In Truong v. Mountain Peaks Financial Services, Inc., 2013 WL 485763 (S.D.Cal. 2013), the District Court rejected application of the Rooker-Feldman doctrine and Noerr-Pennington doctrine to bar an FDCPA claim.
Rooker–Feldman “is a narrow doctrine, confined to ‘cases brought by state-court losers complaining of injuries caused by state-court judgments rendered before the district court proceedings commenced and inviting district court review and rejection of those judgments.’ “ Lance v. Dennis, 546 U.S. 459, 464 (2006) (quoting Exxon Mobil v. Saudi Basic Ind. Corp., 544 U.S. 280, 284 (2005)). The “doctrine ap-plies only in ‘limited circumstances,’ Exxon Mobil, supra, at 291, where a party in effect seeks to take an appeal of an unfavorable state-court decision to a lower federal court.” Lance, 546 U.S. at 466. The Court of Appeals for the Ninth Circuit has interpreted the Rooker–Feldman doctrine as follows: “If a federal plaintiff asserts as a legal wrong an allegedly erroneous decision by a state court, and seeks relief from a state court judgment based on that decision, Rooker–Feldman bars subject matter jurisdiction in federal district court. If, on the other hand, a federal plaintiff asserts as a legal wrong an allegedly illegal act or omission by an adverse party, Rooker–Feldman does not bar jurisdiction. If there is simultaneously pending federal and state court litigation between the two parties dealing with the same or related issues, the federal district in some circumstances may abstain or stay proceedings; or if there has been state court litigation that has already gone to judgment, the federal suit may be claim-precluded under § 1738. But in neither of these circumstances does Rooker–Feldman bar jurisdiction.” Noel v. Hall, 341 F.3d 1148, 1164 (9th Cir.2003). The district court lacks jurisdiction under Rooker–Feldman if “the federal plaintiff [is] seeking to set aside a state judgment,” whereas there is jurisdiction if the federal plaintiff “present[s] some independent claim, albeit one that denies a legal conclusion that a state court has reached in a case to which he was a party [.]” Id. (quoting GASH Assoc. v. Village of Rosemont, 995 F.2d 726, 728–29 (7th Cir.1993)). In this case, Defendant submitted a document showing that judgment was entered in San Diego Superior Court, pursuant to the Stipulation, against Plaintiffs and in favor of Defendant.FN2 The state court judgment, dated October 17, 2012, was not “rendered before the district court proceedings commenced” on July 6, 2012 with the filing of the Complaint in this Court.FN3 Lance, 546 U.S. at 464. Moreover, the First Amended Complaint does not allege “as a legal wrong an allegedly erroneous decision by a state court,” nor does it seek relief from a state court judgment based upon that allegedly erroneous decision. Noel, 341 F.3d at 1164. The First Amended Complaint seeks to re-cover damages for alleged unlawful conduct prior to the entry of judgment, which is “not a basis for ab-staining under the Rooker–Feldman doctrine.” Id. The Court concludes that Rooker–Feldman does not bar Plaintiffs’ FDCPA claim.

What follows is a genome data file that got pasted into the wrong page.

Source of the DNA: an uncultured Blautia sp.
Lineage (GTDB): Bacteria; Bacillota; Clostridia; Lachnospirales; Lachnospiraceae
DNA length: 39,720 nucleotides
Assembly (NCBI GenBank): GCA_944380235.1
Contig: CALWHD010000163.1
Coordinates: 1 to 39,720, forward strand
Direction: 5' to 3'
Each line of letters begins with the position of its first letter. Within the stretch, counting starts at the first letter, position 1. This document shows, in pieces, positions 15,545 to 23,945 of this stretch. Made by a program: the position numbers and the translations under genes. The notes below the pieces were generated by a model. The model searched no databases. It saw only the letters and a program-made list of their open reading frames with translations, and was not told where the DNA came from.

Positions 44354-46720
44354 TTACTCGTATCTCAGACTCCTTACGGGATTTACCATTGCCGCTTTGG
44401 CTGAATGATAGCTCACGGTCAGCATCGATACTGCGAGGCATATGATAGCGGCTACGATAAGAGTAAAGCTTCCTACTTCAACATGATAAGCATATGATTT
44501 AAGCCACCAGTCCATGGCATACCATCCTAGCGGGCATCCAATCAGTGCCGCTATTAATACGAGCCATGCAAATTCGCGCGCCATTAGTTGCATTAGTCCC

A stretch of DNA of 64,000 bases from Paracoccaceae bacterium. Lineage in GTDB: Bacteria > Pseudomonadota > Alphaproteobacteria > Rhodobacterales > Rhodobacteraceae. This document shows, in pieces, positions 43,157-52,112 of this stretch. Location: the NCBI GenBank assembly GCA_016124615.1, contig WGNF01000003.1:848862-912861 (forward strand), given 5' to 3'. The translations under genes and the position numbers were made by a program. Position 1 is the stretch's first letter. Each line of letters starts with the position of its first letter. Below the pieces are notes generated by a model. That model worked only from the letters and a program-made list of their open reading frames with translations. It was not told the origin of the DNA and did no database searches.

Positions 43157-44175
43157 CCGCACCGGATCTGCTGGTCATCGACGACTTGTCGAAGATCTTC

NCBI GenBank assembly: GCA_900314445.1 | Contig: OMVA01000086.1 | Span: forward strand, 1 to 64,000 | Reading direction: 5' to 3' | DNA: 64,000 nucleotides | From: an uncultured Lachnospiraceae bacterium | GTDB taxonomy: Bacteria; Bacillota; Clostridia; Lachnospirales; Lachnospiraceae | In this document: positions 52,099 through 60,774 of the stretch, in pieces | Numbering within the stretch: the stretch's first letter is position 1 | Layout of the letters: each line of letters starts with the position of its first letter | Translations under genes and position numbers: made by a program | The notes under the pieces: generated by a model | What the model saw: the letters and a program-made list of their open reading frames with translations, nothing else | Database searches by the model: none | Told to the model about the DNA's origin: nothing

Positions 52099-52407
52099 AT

The Court also rejected Plaintiff’s anti-SLAPP motion applicable to the state-law Rosenthal Act claim, finding that part of Plaintiff’s claim arose from non-protected activity.
After examining the pleadings, declarations and ex-hibits filed in this case, the Court concludes that the Defendant has failed to “ma[ke] a threshold showing that the challenged cause of action is one arising from a protected activity,” i.e. Defendant’s act of filing the state court lawsuit, as opposed to some other event, such as Plaintiffs’ receipt of the May 1, 2012 letter which rejected the $3,150.00 payment and demanded that the balance be paid in full. Navellier, 29 Cal.4th at 88 (in determining whether the conduct “arose from” a protected activity, the court should consider “the pleadings, and supporting and opposing affidavits stating the facts upon which the liability or defense is based.”); see also Hutton v. Law Offices of Collins & Lamore, 668 F.Supp.2d 1251, 1259 (S.D.Cal.2009) (“There is no doubt that the Firm’s Superior Court lawsuit against Hutton is protected activity, but there is plenty of doubt that that lawsuit, rather than the dunning letter, is what motivated Hutton to allege violations of the FDCPA…. It is the Firm’s burden to demonstrate that the acts of which Hutton complains were taken in furtherance the Firm’s right of petition, but the overwhelming gist of Hutton’s FDCPA action is that the dunning letter, not the Superior Court action, is this inspiration behind the action. Ultimately, it is pure conjecture, based only on the timing of Hutton’s present action vis-a-vis the dunning letter and the Firm’s lawsuit against Hutton in Superior Court, that Hutton is using the FDCPA to retaliate against the Firm for pursuing litigation against him.”). The Motion for Attorneys’ Fees filed by Defendant is denied.